This Kibbeh-saga image is inspired by the art of one of Vienna’s greatest architects, called Hundred Waters (HundertWasser). I got to know about his art the second time I paid Vienna a visit, one day after 9/11 turned the world into a gloomy place. The first time I visited Vienna, I was 9 years old, so I don’t think I “saw” much of the things adults pay attention to, including HundertWasser’s art.
The second visit was a bit weird. The world was still “alright” back then. I was part of a delegation that toured Austria. We took off on September 12, 2001. No one thought much of 9/11 back then; the media blizzard that turned the incident into the world’s biggest tragedy was still dormant.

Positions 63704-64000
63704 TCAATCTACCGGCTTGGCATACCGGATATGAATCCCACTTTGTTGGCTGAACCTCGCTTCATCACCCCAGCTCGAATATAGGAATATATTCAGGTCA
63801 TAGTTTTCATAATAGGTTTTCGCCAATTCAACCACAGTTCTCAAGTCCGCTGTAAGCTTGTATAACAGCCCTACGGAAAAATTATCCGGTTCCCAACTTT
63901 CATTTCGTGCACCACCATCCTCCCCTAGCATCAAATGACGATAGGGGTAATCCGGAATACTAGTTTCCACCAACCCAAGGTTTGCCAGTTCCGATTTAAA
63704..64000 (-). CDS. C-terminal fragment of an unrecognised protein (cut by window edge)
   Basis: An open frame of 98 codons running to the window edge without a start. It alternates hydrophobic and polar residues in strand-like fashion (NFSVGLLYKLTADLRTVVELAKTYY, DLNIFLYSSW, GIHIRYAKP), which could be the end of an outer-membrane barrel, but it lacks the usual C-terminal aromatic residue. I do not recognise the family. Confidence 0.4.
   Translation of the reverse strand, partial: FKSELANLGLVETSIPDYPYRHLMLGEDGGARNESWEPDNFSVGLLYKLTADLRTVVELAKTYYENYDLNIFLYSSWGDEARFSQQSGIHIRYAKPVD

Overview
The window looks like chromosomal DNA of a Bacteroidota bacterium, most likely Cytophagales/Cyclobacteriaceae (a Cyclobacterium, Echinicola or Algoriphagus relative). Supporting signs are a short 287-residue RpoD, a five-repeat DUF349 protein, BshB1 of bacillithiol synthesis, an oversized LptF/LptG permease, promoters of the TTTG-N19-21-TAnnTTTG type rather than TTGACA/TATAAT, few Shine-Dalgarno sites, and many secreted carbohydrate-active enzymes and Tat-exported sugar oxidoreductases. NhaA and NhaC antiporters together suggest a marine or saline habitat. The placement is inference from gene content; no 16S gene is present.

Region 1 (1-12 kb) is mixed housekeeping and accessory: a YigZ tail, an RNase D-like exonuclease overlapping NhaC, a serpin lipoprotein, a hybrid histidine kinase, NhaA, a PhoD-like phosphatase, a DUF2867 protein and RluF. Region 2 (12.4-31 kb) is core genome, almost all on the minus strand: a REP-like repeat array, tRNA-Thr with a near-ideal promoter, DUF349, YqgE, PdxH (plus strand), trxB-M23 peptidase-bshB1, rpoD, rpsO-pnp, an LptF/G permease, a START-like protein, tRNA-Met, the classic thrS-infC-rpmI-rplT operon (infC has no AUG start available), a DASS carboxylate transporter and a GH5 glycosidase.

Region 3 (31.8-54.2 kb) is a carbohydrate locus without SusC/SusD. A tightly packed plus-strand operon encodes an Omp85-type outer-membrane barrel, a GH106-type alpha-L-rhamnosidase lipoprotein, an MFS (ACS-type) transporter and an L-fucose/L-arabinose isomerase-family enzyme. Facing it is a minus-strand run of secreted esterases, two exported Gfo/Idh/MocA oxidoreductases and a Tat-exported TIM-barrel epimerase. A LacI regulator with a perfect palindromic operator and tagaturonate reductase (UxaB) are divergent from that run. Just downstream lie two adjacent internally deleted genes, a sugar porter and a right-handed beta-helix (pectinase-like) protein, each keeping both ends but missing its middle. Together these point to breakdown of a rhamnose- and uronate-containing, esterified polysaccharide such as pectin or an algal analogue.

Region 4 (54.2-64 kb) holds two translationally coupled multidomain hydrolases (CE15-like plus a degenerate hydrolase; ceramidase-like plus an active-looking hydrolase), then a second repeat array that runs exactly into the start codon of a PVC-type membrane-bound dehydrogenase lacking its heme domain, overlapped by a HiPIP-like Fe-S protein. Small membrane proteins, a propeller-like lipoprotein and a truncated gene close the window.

We were a delegation of happy Arabs touring a “safe” world, we had no “war on terrorism” cloud hanging over our heads, no self-suspicions about our own motives, no fear of being misunderstood (at least not more than the naive image of the camels and tents they thought we left back home). We were warmly welcomed by Viennese tourism officials. Over dinner at one of Vienna’s top restaurants (can’t remember its name, but it overviews a chapel that got burnt in world war I or II), we didn’t speak about terrorists, or the West v.s East, we didn’t dwell on the divide, nor did we eye each other suspiciously. No one asked us if we could travel everywhere without facing visa troubles, no one cared about gloomy issues like that. We spoke about food, culture, and art – excessively. Well, four of us spoke about these issues, in a desperate attempt to camouflage what was going on elsewhere on the table.